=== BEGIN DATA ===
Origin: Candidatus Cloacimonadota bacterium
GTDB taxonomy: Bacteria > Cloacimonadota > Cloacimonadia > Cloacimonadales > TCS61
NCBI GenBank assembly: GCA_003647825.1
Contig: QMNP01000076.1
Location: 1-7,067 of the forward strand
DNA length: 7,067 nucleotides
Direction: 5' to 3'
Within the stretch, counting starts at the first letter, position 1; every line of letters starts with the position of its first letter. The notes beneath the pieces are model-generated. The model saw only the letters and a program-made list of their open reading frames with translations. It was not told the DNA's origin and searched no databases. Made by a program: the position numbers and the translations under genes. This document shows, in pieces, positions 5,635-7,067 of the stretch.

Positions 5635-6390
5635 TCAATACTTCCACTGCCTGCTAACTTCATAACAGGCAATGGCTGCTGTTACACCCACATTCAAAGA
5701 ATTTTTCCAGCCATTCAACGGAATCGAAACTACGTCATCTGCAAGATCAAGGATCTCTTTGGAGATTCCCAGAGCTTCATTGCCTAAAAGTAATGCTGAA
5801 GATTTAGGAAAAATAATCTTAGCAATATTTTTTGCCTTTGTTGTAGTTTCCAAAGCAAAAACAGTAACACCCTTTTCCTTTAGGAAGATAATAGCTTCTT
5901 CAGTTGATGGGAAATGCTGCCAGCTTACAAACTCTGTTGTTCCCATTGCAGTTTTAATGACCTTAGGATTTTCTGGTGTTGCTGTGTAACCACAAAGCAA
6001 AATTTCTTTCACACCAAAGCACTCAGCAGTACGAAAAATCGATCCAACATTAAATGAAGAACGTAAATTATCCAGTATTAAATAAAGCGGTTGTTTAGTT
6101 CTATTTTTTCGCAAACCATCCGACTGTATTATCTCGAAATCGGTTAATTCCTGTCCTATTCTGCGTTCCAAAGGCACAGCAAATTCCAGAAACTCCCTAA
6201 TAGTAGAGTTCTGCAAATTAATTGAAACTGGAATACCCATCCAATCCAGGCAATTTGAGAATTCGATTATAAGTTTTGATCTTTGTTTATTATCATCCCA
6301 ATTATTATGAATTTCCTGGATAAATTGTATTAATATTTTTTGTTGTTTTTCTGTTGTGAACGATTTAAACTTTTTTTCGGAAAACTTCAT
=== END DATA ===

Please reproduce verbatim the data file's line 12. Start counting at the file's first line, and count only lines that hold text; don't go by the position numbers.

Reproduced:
5801 GATTTAGGAAAAATAATCTTAGCAATATTTTTTGCCTTTGTTGTAGTTTCCAAAGCAAAAACAGTAACACCCTTTTCCTTTAGGAAGATAATAGCTTCTT